It rained yesterday and is raining today. Rain. Not snow, not sleet. This morning the ice was gone from the pond. And there she was.

pond with beast


The Beast has emerged from her winter slumber, with her minions at her side.



This remains a white springtime, but there’s a hint of gold and peach in my backyard. Beautiful.


Not A Good Sign Of Spring

There is still two feet of snow on the ground, and more in piles shoved by plows and blown by wind. But, we’re also seeing patches of bare ground. Dead leaves are visible under the wood pile. Grass is visible circling tree trunks. These hints of springtime are welcome. But, the warmth awakens things that have rested protected under the snow cover.

On Sunday night, Lily’s face swelled up. Her lips thickened to three times their normal size. Her eyelids drooped. Her chin sagged. This came on suddenly. She did what she always does when she doesn’t feel well – she hid under my desk and blamed me. Pointing a camera at her stresses her out, and so I took this quick one, which doesn’t clearly show the extent of the swelling, but you can see how she feels about it!




Lily could still breathe and eat. There was no sign of injury. Her teeth looked fine. It was 11 pm. I gave her a Benadryl and we went to bed. In the morning her muzzle was turning black. We went to the vet.

discolored muzzle


Dr. Sarah is the rare medical practitioner who is both practical and intuitive. She looked Lily over. Lily’s temperature and breathing were fine. This wasn’t an old dog illness as I had feared. The issue was localized to the muzzle. Dr. Sarah knows Lily, she knows that my dog is a hunter and a protector. The best guess was that Lily surprised an emerging spider. A shot of steroids and another of Benadryl were administered. No invasive and expensive testing was done. If Lily didn’t recover by that evening, then Dr. Sarah would investigate further. But we didn’t have to return to the vet’s office. By Tuesday morning, Lily was back on the job.



Lily will be twelve years old on April 1. Such a good farm dog, even if she does sometimes stir up trouble.

Nesting Box Bedding

For the last twenty years, I’ve used the same material in my chickens’ nesting boxes – pine shavings. They’re inexpensive, soft, absorbent and easily cleaned. The chickens can move them about to create the sort of depression that they like to settle down on. I once tried paper from my office shredding machine, but it stuck to the damp eggs. I don’t like straw because a) I don’t want to have to buy a bale and store it, and b) chicken manure gets stuck to it, and then the eggs get dirty. The same with hay.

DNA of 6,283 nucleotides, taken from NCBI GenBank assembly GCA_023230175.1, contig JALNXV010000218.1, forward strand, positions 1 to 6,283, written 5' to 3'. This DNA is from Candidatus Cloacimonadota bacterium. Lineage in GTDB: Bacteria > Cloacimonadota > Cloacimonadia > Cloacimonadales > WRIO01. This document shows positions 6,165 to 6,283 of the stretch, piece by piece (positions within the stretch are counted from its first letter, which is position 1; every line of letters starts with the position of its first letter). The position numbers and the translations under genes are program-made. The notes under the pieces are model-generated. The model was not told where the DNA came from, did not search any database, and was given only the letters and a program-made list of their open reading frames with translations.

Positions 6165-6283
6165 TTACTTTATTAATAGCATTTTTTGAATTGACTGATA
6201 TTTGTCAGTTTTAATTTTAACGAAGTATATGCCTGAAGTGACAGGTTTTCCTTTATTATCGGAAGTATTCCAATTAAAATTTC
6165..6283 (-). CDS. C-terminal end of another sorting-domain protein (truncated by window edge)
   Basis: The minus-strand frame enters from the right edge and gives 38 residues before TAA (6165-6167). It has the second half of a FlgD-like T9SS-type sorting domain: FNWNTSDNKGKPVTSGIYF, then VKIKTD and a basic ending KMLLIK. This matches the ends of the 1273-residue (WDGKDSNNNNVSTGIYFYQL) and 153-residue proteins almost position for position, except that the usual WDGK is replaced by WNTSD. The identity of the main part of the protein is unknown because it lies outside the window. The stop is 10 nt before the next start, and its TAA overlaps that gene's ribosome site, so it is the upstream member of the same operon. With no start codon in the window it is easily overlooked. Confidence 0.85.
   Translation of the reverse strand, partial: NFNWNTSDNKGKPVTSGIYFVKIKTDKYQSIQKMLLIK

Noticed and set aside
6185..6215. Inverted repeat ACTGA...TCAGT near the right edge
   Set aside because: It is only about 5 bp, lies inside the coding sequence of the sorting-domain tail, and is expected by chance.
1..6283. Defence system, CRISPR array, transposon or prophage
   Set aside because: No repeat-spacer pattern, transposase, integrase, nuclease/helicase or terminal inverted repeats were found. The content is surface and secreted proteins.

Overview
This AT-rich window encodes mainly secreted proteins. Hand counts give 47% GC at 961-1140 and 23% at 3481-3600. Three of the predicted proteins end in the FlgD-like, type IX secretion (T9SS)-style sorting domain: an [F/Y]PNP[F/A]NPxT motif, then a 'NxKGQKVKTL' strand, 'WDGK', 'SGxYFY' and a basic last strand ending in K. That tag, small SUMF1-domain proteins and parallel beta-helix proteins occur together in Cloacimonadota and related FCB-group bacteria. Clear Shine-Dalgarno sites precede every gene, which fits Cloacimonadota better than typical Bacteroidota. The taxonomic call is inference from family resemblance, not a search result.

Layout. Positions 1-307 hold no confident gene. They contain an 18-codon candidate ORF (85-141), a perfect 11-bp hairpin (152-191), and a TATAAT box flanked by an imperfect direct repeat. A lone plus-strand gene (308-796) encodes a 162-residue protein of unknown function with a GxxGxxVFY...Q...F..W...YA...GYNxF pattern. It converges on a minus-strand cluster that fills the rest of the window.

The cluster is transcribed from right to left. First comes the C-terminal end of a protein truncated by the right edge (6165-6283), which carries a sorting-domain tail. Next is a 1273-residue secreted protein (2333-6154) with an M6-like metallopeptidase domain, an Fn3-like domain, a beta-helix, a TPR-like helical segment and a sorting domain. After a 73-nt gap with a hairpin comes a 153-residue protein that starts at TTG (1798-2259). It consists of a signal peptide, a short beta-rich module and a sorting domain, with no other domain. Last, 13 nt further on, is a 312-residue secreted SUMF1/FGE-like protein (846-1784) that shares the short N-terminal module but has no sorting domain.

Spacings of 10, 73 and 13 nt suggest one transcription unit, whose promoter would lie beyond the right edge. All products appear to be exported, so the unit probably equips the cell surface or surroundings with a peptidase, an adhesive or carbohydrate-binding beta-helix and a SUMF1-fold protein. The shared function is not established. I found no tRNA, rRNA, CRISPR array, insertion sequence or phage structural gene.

However, just because I’ve done something for two decades, doesn’t mean that I’m not open to doing things differently when my animals tell me that a change is necessary.

Phoebe’s den is underneath the nesting boxes in the Little Barn. It’s where she sleeps at night and naps during the day. It’s her haven away from the antics of the chickens and their big feet. Her rabbit pellets are there, and her hay, which she fashions into a soft cushion, and nibbles on as well (yes, she eats in bed!) There are granite blocks that allow her access, but keep the chickens  out. This set-up has worked perfectly for three years.



During this winter of the deep snow and the deep freeze, I provided Phoebe with extra hay. The hens noticed. Come February, when laying resumed, I found Phoebe in a corner of the coop, and Nancy Drew busily rearranging the rabbit’s den and turning it into her nesting box. I extracted the chicken and rearranged the blocks, thinking that I could keep a large, fat hen out of Phoebe’s place. Not so. Nancy squeezed back in.

I thought this through. What did the hen want? I guessed that it was the hay. I put some in one of the nesting boxes. Nancy, delighted not to have to deal with Phoebe, or wiggle her way into that den, hopped up and proceeded to lay where I wanted her to. Phoebe, with relief, had her place back.

Do you see Phoebe ensconced underneath? All is right with her world again.

eggs in hay



So I tried an experiment in the Big Barn. There are five nesting boxes. I put hay in one. This is what I found the next day. Obviously, hens prefer hay.

shavings hay


I still believe in using pine shavings, and if I didn’t have a rabbit’s den of hay to protect, I wouldn’t use hay for the chickens. But, if you have difficulty getting your hens to lay in your nesting boxes, (perhaps you have one that lays on the floor, or hides her eggs in the run) try hay. Let me know how your girls like the change.